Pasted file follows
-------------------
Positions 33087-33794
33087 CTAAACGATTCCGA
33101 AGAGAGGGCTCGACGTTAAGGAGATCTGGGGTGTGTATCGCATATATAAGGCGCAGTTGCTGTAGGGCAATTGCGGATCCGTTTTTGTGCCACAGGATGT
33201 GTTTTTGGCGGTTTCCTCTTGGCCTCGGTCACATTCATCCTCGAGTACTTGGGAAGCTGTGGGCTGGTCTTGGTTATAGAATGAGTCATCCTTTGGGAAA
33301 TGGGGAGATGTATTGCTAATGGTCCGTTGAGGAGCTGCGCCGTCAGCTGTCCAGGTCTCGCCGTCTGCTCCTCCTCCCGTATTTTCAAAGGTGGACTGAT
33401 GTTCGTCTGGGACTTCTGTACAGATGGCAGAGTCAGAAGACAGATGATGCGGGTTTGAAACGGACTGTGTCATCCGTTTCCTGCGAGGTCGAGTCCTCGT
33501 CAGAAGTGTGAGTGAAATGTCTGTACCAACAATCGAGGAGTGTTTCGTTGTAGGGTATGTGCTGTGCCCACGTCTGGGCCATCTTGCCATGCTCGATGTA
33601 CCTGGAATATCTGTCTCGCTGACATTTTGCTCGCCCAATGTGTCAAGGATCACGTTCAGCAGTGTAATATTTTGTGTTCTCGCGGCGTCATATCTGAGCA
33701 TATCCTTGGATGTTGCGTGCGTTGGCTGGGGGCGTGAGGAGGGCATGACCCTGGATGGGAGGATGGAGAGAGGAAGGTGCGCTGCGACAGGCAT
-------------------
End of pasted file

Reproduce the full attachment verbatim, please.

Positions 33087-33794
33087 CTAAACGATTCCGA
33101 AGAGAGGGCTCGACGTTAAGGAGATCTGGGGTGTGTATCGCATATATAAGGCGCAGTTGCTGTAGGGCAATTGCGGATCCGTTTTTGTGCCACAGGATGT
33201 GTTTTTGGCGGTTTCCTCTTGGCCTCGGTCACATTCATCCTCGAGTACTTGGGAAGCTGTGGGCTGGTCTTGGTTATAGAATGAGTCATCCTTTGGGAAA
33301 TGGGGAGATGTATTGCTAATGGTCCGTTGAGGAGCTGCGCCGTCAGCTGTCCAGGTCTCGCCGTCTGCTCCTCCTCCCGTATTTTCAAAGGTGGACTGAT
33401 GTTCGTCTGGGACTTCTGTACAGATGGCAGAGTCAGAAGACAGATGATGCGGGTTTGAAACGGACTGTGTCATCCGTTTCCTGCGAGGTCGAGTCCTCGT
33501 CAGAAGTGTGAGTGAAATGTCTGTACCAACAATCGAGGAGTGTTTCGTTGTAGGGTATGTGCTGTGCCCACGTCTGGGCCATCTTGCCATGCTCGATGTA
33601 CCTGGAATATCTGTCTCGCTGACATTTTGCTCGCCCAATGTGTCAAGGATCACGTTCAGCAGTGTAATATTTTGTGTTCTCGCGGCGTCATATCTGAGCA
33701 TATCCTTGGATGTTGCGTGCGTTGGCTGGGGGCGTGAGGAGGGCATGACCCTGGATGGGAGGATGGAGAGAGGAAGGTGCGCTGCGACAGGCAT